Something that I see happen a lot inside businesses, particularly as they start to grow, is this idea that information about the business and how it operates can only be given out on a “Need to Know” basis. As the management structure for the company starts to expand and additional layers of middle management are introduced, less and less business information makes it down the chain to the people who are doing the actual day-to-day programming.

As managers start to keep a tight hold on the information that they have, they also have a tendency to move their task direction toward an idea of “do what I say because I know things you don’t” as opposed to just giving the team all of the details.

This is a dangerous attitude to take. You run the risk of introducing a lot of technical debt from things like data structures not being built to match the realities of the business requirements. Oddly enough, developers make better decisions on implementation when they have all of the information surrounding how and why a piece of functionality is going to exist. Too often, I’ve seen “User Stories” that are nothing more than a list of arbitrary requirements without any details on how the functionality introduced by the story is supposed to make the customer’s life easier.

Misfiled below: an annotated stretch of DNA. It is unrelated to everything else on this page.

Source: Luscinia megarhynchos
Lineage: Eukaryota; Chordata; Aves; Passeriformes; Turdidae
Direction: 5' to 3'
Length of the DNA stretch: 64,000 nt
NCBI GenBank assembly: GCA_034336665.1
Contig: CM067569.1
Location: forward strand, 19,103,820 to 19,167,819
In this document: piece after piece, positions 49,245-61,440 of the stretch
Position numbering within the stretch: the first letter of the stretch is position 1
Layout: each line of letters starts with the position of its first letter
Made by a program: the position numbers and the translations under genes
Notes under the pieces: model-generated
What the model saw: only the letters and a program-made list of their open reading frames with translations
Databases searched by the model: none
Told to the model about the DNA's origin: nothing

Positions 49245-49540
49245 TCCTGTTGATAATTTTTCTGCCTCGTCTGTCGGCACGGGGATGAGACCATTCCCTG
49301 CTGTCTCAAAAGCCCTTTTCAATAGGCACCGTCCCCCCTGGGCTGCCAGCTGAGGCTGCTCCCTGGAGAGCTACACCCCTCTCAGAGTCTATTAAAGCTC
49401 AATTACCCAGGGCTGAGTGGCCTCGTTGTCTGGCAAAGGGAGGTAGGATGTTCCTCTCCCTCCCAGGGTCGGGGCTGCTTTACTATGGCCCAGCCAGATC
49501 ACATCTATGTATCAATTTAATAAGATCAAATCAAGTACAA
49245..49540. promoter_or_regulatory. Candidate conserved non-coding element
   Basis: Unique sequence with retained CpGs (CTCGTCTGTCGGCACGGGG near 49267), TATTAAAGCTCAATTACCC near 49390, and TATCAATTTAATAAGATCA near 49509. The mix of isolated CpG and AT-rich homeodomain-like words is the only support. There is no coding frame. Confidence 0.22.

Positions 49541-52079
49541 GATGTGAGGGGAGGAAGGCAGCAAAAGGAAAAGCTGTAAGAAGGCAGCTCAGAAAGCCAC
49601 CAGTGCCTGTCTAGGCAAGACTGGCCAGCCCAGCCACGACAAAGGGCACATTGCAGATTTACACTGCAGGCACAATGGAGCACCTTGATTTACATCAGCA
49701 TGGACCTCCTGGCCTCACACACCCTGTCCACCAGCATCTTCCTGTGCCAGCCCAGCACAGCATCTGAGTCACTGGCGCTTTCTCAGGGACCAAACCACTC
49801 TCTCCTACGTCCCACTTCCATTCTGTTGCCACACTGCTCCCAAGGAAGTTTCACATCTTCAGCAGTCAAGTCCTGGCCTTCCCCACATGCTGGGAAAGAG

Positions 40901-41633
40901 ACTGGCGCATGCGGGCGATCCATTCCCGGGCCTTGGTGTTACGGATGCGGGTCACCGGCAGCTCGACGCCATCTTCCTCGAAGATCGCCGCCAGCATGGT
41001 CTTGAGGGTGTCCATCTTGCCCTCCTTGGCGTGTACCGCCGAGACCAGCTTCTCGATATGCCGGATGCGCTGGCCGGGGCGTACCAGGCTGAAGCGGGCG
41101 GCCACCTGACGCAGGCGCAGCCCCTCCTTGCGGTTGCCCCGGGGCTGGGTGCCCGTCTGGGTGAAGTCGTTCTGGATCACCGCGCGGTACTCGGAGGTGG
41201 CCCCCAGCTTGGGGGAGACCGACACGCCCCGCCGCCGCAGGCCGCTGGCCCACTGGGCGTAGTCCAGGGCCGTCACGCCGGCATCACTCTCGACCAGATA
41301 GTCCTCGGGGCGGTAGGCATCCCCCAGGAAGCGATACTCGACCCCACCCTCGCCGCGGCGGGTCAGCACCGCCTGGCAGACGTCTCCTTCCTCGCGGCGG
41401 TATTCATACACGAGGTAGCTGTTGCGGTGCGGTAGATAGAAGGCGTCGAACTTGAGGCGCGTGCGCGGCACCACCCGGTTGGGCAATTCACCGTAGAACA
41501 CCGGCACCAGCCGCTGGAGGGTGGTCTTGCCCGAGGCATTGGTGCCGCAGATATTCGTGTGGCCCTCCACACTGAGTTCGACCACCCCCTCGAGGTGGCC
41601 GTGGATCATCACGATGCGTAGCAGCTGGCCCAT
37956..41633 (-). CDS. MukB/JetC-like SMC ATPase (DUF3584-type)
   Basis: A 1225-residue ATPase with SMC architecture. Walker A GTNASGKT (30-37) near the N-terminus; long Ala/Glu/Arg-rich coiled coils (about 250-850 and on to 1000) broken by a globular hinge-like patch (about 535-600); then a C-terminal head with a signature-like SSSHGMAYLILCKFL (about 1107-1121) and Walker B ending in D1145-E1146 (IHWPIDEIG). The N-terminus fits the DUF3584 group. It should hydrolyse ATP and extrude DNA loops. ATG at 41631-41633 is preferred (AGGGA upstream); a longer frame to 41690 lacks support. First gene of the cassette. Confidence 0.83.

Ultimately, product development is about making a profit. There should be a clear line in the sand during your development cycles regarding what portions of the cycle actually contribute to the product’s profitability. By holding onto this type of information and not communicating it clearly with your development team, significantly valuable tasks won’t be put at the front of the line for implementation. Tasks will be implemented incorrectly on the first go around, because not enough business knowledge will be applied to the task. And your developers will be discouraged from not being able to see or understand the real impact that their work has on the business.